The Republican presidential-debate demands are falling apart


The podiums for (L to R) Marco Rubio, Donald Trump and Ben Carson are lined up in the center of the stage for tomorrow's Republican presidential candidate debate in Boulder, Colorado October 27, 2015. REUTERS/Rick Wilking

Thomson Reuters

The Republican Party's attempts at collective bargaining for changes in future debates have fallen apart, less than a day after they began.


After last week's presidential debate on CNBC sparked cries that the it was full of "gotcha" questions and supposed liberal bias from moderators, representatives from the Republican campaigns met to create a set of terms for future presidential debates.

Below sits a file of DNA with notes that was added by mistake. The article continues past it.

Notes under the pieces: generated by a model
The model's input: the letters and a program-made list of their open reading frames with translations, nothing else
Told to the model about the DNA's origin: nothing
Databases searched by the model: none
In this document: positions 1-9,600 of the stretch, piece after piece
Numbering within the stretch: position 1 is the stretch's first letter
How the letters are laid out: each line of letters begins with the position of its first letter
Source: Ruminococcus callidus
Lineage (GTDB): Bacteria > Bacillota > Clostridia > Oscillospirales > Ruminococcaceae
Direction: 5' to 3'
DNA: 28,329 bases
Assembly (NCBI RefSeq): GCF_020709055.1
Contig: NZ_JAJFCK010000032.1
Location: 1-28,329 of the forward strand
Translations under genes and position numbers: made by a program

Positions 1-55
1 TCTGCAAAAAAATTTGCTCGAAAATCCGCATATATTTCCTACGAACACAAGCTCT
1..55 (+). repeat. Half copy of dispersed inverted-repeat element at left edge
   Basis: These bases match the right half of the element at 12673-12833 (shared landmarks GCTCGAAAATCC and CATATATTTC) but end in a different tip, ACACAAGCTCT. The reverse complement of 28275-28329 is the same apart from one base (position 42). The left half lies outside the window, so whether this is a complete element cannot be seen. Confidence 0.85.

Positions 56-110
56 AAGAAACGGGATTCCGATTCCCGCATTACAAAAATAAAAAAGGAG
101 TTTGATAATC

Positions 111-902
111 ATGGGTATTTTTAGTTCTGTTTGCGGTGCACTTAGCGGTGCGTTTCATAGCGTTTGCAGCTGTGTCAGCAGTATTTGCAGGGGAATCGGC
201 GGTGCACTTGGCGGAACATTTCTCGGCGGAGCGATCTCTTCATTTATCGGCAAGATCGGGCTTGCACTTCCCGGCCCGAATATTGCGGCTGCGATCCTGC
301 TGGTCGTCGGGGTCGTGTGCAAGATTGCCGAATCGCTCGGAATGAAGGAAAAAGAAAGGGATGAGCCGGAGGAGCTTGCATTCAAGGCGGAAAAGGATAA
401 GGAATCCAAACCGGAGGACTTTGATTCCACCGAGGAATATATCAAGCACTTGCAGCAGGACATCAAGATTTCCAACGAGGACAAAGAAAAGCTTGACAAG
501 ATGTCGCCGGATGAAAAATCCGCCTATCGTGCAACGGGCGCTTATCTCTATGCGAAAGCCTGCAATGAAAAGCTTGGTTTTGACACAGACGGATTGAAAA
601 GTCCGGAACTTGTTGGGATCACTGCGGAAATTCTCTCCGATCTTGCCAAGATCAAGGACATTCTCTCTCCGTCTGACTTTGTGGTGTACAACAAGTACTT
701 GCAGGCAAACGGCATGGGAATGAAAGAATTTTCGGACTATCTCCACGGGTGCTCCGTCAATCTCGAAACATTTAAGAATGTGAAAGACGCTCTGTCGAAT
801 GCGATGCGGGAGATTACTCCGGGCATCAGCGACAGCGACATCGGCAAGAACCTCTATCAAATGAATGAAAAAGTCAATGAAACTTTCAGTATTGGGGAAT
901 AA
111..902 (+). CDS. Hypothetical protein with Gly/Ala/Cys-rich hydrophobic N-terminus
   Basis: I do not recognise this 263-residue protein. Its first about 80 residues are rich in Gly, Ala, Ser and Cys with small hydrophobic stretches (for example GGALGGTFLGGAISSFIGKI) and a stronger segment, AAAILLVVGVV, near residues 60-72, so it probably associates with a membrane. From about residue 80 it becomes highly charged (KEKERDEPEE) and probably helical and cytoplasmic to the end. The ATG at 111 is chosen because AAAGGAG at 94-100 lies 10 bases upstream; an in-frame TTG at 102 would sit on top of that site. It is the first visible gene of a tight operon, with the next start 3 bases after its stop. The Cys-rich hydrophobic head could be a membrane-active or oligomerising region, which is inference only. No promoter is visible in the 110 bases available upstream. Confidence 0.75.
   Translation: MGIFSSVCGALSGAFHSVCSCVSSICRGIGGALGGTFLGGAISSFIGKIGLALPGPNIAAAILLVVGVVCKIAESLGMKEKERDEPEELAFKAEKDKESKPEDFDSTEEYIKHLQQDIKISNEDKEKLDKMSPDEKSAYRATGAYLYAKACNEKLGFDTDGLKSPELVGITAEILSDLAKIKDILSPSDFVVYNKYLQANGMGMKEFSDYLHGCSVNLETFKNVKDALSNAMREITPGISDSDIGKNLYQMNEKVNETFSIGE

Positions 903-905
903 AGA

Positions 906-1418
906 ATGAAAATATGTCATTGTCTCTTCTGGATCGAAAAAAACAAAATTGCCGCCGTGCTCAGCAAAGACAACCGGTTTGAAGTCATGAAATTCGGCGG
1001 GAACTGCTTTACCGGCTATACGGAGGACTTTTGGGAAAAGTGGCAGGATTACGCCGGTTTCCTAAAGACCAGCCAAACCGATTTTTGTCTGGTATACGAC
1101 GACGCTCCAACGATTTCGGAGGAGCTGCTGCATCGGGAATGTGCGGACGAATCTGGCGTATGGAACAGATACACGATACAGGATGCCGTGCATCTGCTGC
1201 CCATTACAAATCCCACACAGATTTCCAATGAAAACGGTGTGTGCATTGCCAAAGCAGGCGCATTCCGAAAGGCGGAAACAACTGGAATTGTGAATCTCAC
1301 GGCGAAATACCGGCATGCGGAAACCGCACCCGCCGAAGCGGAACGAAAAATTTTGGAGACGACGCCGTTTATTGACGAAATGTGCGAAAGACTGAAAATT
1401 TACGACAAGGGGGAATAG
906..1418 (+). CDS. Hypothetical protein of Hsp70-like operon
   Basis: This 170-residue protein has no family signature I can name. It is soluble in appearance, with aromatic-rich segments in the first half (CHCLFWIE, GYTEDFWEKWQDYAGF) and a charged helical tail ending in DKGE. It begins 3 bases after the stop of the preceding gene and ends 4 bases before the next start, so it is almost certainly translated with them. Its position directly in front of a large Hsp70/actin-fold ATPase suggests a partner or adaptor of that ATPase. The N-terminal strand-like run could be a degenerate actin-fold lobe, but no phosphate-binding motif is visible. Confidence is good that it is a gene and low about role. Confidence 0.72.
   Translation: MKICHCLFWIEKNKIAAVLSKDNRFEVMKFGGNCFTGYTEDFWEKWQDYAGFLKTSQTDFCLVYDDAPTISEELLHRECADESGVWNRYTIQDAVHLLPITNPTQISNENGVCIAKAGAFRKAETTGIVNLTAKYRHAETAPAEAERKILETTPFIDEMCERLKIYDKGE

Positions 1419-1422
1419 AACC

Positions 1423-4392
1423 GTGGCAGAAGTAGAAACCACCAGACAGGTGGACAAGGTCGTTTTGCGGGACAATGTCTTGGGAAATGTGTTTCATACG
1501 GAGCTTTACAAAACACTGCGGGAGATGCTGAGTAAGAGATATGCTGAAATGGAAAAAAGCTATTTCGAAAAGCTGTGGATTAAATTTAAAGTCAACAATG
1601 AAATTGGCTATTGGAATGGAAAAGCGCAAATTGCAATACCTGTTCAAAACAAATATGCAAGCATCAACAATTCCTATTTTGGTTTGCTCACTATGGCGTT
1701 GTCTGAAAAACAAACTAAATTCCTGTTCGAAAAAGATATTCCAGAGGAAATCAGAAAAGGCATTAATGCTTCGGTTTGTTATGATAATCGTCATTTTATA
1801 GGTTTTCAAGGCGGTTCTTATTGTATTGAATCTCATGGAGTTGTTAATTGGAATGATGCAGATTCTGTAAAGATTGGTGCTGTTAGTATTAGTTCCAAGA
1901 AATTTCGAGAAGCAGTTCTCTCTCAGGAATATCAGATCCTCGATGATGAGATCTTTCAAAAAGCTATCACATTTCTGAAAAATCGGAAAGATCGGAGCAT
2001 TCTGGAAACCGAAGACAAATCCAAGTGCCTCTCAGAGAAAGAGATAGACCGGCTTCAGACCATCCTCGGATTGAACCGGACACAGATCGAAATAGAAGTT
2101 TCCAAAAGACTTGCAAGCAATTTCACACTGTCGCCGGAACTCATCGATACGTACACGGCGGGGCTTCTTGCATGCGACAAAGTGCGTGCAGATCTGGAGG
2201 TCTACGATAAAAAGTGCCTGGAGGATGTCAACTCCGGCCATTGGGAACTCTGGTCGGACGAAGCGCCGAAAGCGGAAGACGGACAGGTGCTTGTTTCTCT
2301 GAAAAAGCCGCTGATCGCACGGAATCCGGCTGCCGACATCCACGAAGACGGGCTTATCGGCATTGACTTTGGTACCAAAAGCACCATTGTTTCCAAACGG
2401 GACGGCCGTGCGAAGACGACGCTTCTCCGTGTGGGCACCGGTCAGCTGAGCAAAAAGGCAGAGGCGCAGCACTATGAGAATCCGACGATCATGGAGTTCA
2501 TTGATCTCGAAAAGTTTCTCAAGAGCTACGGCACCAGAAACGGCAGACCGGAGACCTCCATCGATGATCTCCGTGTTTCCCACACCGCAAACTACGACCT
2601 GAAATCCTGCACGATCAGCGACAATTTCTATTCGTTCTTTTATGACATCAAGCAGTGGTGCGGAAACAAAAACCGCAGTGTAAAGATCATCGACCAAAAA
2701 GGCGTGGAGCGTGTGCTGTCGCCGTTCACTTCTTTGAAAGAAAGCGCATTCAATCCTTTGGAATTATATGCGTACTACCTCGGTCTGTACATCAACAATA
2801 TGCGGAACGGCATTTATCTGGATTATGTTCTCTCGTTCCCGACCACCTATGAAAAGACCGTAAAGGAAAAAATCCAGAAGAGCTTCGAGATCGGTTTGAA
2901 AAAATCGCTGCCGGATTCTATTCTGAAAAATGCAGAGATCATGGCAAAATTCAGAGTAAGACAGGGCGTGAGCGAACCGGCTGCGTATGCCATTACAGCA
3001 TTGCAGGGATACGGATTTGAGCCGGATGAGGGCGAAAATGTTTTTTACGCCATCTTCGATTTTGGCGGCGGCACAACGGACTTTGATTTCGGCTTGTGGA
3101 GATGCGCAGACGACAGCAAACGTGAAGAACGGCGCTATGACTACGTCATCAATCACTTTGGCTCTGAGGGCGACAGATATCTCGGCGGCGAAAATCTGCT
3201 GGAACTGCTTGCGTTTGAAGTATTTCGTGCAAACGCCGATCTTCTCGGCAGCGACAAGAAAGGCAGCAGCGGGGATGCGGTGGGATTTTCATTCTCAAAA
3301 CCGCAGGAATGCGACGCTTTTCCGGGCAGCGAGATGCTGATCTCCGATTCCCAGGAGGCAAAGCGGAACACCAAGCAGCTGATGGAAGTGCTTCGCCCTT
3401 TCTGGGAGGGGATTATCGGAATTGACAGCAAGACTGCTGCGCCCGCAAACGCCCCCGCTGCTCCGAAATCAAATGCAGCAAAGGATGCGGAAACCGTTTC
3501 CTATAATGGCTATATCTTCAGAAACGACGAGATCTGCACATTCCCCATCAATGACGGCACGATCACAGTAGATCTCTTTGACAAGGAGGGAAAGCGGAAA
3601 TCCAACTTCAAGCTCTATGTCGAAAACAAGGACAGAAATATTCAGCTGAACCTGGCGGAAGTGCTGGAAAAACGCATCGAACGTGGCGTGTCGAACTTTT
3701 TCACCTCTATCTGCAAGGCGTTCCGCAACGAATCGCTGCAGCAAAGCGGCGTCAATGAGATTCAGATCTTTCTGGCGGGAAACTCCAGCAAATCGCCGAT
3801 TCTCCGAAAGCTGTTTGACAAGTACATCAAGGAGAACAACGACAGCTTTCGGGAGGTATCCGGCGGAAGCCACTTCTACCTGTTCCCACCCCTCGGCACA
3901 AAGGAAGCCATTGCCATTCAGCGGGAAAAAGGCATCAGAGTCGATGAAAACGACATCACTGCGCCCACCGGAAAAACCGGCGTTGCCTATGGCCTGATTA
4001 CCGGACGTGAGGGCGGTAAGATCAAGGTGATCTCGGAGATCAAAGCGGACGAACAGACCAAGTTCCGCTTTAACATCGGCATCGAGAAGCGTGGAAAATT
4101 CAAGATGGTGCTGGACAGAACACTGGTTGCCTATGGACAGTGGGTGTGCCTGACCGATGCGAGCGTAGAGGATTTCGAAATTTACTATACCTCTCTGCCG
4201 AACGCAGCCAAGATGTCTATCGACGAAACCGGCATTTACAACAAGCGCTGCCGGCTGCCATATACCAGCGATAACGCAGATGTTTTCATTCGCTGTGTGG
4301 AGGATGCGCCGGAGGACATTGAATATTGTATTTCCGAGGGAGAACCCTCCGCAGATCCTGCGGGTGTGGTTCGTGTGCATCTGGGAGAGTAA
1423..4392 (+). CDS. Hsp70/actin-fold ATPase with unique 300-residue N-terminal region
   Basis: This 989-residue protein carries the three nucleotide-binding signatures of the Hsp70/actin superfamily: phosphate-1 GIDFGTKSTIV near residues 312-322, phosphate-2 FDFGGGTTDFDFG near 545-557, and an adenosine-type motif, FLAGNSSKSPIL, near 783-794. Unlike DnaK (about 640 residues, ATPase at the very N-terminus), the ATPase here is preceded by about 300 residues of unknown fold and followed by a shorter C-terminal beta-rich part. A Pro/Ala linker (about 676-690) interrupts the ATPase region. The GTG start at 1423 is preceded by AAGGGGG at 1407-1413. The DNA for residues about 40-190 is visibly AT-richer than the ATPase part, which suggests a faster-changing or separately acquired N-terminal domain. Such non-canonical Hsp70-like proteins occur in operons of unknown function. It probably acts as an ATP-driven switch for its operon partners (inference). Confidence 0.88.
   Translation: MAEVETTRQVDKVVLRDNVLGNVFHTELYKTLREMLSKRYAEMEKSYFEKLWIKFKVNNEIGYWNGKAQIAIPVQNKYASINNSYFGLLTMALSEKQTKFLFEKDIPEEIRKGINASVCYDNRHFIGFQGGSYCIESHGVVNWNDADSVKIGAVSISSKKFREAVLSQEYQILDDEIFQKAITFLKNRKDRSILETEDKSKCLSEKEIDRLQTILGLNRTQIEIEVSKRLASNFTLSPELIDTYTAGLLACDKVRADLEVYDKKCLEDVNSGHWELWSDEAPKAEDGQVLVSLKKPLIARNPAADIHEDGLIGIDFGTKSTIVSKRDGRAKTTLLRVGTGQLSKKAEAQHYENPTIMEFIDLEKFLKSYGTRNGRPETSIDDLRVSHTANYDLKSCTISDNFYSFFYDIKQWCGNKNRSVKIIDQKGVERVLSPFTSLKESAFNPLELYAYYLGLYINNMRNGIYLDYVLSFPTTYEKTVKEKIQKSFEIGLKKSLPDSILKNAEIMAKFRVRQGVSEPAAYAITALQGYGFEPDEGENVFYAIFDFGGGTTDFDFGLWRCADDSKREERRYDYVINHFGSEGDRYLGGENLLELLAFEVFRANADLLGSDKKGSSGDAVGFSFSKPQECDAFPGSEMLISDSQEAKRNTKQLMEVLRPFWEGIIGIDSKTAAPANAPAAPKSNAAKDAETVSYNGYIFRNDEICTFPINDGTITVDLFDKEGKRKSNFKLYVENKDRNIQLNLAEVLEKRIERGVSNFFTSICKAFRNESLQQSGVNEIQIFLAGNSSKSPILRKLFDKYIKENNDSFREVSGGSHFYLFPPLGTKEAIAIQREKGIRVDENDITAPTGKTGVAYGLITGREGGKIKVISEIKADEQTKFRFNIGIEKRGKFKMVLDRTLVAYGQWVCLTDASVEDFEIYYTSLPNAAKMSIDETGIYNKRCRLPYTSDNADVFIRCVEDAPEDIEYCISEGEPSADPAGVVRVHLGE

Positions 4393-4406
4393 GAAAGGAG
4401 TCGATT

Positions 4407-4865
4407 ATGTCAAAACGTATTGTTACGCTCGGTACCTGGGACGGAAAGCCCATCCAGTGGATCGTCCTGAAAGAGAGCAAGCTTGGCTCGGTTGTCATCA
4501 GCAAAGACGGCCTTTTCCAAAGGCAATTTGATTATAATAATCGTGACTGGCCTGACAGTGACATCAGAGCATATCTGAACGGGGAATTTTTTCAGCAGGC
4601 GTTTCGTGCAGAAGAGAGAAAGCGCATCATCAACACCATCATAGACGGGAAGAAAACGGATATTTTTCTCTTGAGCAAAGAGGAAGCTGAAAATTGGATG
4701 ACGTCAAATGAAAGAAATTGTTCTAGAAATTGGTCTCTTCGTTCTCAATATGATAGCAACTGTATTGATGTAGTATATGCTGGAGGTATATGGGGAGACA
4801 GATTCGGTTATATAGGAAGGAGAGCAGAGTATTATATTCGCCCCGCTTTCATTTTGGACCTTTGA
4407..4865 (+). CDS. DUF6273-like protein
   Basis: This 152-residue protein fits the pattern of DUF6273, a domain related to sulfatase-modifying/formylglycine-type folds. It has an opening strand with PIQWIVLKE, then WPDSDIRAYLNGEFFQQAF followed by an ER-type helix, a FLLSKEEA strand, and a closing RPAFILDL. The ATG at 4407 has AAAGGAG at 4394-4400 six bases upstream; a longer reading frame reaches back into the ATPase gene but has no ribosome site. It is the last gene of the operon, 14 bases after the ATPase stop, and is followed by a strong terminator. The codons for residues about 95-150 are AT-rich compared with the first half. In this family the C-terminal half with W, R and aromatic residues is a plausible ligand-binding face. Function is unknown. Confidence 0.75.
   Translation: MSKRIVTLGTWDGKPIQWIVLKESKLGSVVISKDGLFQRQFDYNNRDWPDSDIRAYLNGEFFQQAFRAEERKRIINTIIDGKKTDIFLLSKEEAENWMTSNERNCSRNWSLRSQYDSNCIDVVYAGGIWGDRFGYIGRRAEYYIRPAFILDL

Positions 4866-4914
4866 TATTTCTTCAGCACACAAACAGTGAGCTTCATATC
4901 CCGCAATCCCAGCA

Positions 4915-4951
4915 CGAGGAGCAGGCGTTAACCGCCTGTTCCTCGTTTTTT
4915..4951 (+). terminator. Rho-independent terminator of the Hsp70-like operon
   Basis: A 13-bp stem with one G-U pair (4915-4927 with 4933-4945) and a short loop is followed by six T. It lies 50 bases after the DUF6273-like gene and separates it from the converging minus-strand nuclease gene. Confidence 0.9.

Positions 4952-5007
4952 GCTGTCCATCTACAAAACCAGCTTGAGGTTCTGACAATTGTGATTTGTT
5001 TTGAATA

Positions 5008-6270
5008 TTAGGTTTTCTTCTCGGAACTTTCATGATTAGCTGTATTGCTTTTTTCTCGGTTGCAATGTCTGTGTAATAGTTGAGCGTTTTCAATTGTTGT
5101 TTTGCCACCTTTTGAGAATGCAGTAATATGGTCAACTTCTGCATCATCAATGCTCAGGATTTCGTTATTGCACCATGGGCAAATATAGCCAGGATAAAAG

Less than a day after the meeting, Donald Trump's campaign announced that it was opting out of the agreement and would carry out its network negotiations independently. Shortly after, the campaigns of John Kasich, Chris Christie, and Carly Fiorina announced that they do not intend to sign the debate agreement, according to CNN.

A campaign staffer told CNN that the candidates leaving the agreement makes the weekend's negotiations "a total waste of time" because "it only works if everybody signs it."

The now defunct terms reportedly included bypassing the Republican National Committee in coordinating with network hosts, minimum lengths for mandatory opening and closing statements, an equal number of questions for the candidates, preapproval of on-screen graphics, and a ban on "lightning rounds."